• 7
    Yeah, we probably couldn't actually attribute it to Community, anyway as the mods would absolutely need to know who wrote it and assigning it to Community would require two owners. We'd probably just have to obscure the person with a statement like "A user gave the following private feedback on your post." – Catija Aug 18 '20 at 8:06
  • @Catija fixed your first concern. Could have used a little clearer wording there, which I now have done. Also good point by not attributing it to the community user, but to just obfucsate it. The vector of abuse didn't come to mind to me. – Luuklag Aug 18 '20 at 8:17
  • 6
    Why would this have to be tied to downvoting? This feature seems like it could be worthwhile in general if it was implemented but prone to abuse I imagine. – TheLethalCarrot Aug 18 '20 at 8:44
  • @TheLethalCarrot It could be available always, but I saw this feature as a way of adressing the ever continuing debate around explaining downvotes. This feature could resolve most concerns that live around this topic, not being anonymous, not being mandatory. But it just as well could be used without downvoting – Luuklag Aug 18 '20 at 8:50
  • something similar (like annotations) was proposed a while ago for close votes – gnat Aug 18 '20 at 8:56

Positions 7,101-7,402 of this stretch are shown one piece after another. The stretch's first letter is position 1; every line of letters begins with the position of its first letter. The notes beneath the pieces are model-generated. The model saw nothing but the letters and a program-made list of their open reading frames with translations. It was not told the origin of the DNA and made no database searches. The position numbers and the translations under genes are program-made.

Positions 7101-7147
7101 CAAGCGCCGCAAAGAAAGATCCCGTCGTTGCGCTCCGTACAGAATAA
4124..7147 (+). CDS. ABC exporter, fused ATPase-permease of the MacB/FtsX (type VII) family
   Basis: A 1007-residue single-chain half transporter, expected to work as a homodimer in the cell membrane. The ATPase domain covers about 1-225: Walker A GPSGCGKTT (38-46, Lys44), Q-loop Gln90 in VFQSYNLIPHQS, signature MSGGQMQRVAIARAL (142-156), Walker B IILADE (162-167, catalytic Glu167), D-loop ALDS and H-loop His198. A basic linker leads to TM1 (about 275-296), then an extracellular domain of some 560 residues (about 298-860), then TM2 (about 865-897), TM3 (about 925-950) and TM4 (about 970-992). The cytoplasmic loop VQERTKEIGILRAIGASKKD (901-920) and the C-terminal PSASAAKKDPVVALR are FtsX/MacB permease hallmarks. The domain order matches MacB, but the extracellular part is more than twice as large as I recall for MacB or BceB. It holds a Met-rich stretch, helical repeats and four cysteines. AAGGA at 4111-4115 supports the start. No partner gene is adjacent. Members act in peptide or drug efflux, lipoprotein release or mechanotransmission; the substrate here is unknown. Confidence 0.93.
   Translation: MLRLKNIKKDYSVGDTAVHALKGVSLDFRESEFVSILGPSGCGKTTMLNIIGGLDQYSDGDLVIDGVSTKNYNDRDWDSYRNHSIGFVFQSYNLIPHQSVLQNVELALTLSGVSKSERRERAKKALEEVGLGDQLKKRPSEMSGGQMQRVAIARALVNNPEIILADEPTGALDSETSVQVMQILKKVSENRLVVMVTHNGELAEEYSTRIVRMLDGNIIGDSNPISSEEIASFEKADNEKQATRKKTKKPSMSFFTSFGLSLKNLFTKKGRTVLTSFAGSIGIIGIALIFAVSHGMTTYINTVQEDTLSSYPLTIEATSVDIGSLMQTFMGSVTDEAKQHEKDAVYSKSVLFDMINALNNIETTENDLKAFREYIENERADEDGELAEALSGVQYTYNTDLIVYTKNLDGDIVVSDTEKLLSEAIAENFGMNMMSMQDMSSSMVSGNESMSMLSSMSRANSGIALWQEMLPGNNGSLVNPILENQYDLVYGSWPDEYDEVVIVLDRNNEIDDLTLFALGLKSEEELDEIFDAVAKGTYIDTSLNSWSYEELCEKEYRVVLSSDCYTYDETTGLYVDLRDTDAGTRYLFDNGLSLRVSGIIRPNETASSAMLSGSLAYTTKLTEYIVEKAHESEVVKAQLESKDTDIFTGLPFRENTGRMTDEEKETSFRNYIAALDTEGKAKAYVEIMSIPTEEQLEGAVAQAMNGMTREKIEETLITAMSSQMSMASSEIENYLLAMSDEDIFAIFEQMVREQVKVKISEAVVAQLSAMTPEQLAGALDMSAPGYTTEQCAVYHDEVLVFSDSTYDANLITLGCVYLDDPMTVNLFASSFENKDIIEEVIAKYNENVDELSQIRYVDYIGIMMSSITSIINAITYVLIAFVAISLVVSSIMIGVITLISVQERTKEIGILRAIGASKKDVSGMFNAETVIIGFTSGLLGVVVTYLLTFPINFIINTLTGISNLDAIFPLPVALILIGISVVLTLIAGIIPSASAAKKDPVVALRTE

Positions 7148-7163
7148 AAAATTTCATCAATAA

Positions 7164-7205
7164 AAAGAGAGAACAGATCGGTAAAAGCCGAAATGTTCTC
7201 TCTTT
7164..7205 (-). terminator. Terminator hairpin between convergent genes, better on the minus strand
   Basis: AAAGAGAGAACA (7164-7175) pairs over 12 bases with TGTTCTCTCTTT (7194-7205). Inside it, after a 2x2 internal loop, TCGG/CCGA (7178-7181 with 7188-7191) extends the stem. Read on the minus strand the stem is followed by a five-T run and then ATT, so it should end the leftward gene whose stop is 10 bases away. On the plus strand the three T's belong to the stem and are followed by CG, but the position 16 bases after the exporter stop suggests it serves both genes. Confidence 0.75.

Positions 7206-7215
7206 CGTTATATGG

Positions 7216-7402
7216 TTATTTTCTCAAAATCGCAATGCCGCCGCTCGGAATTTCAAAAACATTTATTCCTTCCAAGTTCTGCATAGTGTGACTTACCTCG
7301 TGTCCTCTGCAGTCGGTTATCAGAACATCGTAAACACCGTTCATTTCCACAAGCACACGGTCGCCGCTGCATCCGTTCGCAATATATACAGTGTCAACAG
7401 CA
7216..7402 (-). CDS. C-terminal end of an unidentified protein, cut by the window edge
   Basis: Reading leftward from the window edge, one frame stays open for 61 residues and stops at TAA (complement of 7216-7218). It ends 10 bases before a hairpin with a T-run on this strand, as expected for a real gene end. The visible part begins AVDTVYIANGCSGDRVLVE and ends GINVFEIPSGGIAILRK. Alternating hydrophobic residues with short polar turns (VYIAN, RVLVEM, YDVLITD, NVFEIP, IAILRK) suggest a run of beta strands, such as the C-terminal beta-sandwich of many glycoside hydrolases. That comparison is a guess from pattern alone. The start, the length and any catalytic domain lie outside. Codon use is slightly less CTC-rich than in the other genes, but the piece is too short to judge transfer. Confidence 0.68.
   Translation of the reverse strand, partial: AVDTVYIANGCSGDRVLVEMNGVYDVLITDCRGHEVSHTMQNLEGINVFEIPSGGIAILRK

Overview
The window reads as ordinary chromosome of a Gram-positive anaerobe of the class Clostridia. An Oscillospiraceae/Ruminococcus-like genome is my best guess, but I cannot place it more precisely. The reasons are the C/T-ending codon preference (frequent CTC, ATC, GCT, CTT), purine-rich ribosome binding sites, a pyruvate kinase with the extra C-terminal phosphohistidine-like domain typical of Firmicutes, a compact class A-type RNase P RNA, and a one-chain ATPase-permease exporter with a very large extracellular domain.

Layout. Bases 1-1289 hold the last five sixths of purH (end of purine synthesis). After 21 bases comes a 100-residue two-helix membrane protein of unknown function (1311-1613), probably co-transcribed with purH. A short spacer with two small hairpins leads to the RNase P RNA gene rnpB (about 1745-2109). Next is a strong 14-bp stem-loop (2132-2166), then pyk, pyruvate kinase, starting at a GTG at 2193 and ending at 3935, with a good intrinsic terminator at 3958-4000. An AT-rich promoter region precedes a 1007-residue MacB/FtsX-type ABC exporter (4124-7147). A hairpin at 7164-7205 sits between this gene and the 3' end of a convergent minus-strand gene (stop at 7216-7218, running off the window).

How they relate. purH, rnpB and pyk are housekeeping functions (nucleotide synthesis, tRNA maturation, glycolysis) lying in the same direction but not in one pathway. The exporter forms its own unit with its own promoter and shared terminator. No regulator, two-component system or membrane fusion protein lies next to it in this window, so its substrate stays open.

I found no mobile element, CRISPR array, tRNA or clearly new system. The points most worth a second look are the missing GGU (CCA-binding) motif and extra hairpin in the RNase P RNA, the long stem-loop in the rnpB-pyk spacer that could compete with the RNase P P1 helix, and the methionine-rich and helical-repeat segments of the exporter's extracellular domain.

• 1
    Very interesting concept @gnat, thanks for sharing. – Luuklag Aug 18 '20 at 9:03
  • 6
  • 1
    @RobertColumbia I am very well aware of that post, but I don't see how this is a duplicate of that. – Luuklag Aug 18 '20 at 12:37
  • You may be interested in my SO question – TheMaster Aug 26 '20 at 14:26
  • I don't see a single reason why that would be a duplicate @Rob – Luuklag Aug 28 '20 at 9:46
  • @Luuklag, the 1st duplicate, and it's comments; especially this one, the 3rd and the 5th are three reasons. A means to anonymize comments doesn't improve on the current system or what's suggested in those duplicates, and this suggestion could be an answer there; were it a means to improve what those questions purport to be the problem. --- Agreeing with the duplicates that reviewers have put forth is also optional, those offered will pass or fail based on votes. – Rob Aug 28 '20 at 10:25
  • @Rob I'm aware of the working of the closure system, but didn't see how my question has so many similarities with the one you linked to be considered a duplicate. If my question is a duplicate of the questions your linked question is closed against, it would be better to use that as a target. – Luuklag Aug 28 '20 at 10:42
10

Downvotes that come without explanations do feel bad, and any well thought idea to reduce the number of times exactly that happens is (imho) worth looking into it.

The key thing I see: anonymous is tempting, but also the biggest (potential) issue in my eyes. Why? Because a lot of people aren't very good at giving feedback. The fact that other community members see my comments, and gave me feedback about it, or plain flagged them: that taught me many important lessons. Even with years of experience around Stack Overflow, I still get comments on my comments that help me to improve my actions.